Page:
Hedge fund managers are always bargain-hunting. An example is the recent interest in
, a holding company whose sole claim to value is that its stock will become exchangeable into shares of
on Aug. 15. A year after that, the limited partnership will be liquidated, and owners will get 0.52 shares of Verizon plus roughly $1.25 of cash for each share, says Andrew Baker, an analyst at Cathay Financial.
Currently, Price Communications trades at $16.76, and Verizon at $34.78. The ratio implies a discount in Price, which at Verizon's current price would be worth $19.33, including the cash.
Of course, the exact return will depend on how Verizon will trade in August. But so far, the Price Communications trade looks like buying Verizon at a discount.
Last week, Sowood Capital Management, a hedge fund manager founded by former managers of Harvard University's endowment, announced a 7.9% stake in Price, making it the third-biggest holder of the shares. In fact, the top three largest shareholders are all hedge funds, with Atticus Capital owning 19% of the stock and Westchester Capital Management 8%, according to regulatory filings.
'Superstars, or Average Joes?'
That's the title of a provocative new study by Harry Kat, head of the Alternative Investment Research Center of the Cass Business School of London. His main finding: Very few hedge funds outperform the market.
Kat compared the returns on 1,917 individual funds with various benchmarks, including the
, 10-year Treasury bonds and eurofutures. He found that only 17.7% of the hedge funds did better than a passively maintained alternative. Kat didn't say much about the winners, other than that they are not the mega-funds managed by star managers.
In 2005, the HFRI Hedge Fund Index returned 9.35%. Other database providers, such as Standard & Poor's, showed lower returns in the plus-2%-to-plus-3% range.
"It is quite surprising that so many people, on the buy-side as well as in academia, are so eager to believe that the sometimes huge alphas reported for hedge funds are truly there," Kat writes in his report. "Returns produced by hedge funds are not very special and there is no specific reason why you should want to invest in hedge funds."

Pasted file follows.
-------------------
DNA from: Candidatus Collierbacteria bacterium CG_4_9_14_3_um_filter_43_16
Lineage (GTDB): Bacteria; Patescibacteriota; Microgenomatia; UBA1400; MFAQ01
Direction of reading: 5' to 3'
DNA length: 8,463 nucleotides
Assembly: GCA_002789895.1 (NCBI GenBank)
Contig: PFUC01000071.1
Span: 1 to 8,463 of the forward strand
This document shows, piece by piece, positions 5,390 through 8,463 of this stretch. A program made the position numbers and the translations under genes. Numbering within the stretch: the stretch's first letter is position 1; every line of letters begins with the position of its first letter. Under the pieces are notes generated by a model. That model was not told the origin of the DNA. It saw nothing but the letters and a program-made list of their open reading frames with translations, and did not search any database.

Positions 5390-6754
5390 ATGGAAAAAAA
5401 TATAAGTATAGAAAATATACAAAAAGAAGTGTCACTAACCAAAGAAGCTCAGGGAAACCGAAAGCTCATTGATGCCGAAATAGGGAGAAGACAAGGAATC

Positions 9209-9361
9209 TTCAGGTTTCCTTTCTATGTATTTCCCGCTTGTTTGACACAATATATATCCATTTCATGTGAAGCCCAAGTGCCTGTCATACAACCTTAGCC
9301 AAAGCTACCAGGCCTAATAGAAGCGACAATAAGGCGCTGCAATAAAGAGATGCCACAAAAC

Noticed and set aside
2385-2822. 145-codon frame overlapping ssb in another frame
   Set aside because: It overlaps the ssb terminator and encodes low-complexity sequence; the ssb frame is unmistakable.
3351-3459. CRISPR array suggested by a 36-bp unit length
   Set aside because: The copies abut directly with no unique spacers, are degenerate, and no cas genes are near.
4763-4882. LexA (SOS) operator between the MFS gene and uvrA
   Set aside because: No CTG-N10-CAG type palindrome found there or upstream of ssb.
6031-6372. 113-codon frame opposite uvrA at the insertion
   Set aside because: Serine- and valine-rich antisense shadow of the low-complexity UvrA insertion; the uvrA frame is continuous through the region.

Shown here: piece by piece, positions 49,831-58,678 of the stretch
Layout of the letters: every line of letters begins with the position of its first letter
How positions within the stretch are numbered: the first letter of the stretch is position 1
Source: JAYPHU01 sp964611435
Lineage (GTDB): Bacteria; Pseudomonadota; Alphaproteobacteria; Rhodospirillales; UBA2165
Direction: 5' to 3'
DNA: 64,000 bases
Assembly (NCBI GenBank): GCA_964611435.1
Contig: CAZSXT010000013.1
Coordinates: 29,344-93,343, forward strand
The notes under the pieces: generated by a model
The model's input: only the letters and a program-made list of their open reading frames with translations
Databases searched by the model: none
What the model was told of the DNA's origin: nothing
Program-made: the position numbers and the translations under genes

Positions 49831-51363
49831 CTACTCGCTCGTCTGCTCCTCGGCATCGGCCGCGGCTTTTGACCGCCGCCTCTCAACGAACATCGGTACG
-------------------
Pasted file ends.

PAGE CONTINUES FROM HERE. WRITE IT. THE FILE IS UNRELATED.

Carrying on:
The compliance headaches live on. After agonizing over registration with the
Securities and Exchange Commission
, managers now need to worry about anti-money-laundering regulations. FinCEN, a unit of the Treasury Department, has been cooking up a proposal for three years and should announce its final ruling in 2006, says Ross Delston, managing partner at Kalorama Partners, a compliance advisory firm founded by former SEC Chairman Harvey Pitt.
Hedge funds are one of the last bastions of the financial world not to be covered by money laundering and anti-terrorist financing requirements. Banks, savings and loans, broker-dealers, insurance companies and mutual funds all must comply with requirements similar or even more rigorous than what's in the proposal, Delston says.
Basically, managers will have to come up with written policies, designate a compliance officer and have their workforces go through ongoing training.
Funds should also assume that some elements that are not in the proposals will be imposed in the future, says Delston -- and that's where the pain is. The future rules could include customer identification and verification, the reporting of suspicious activity and on-site examination by the SEC of registered and unregistered hedge funds.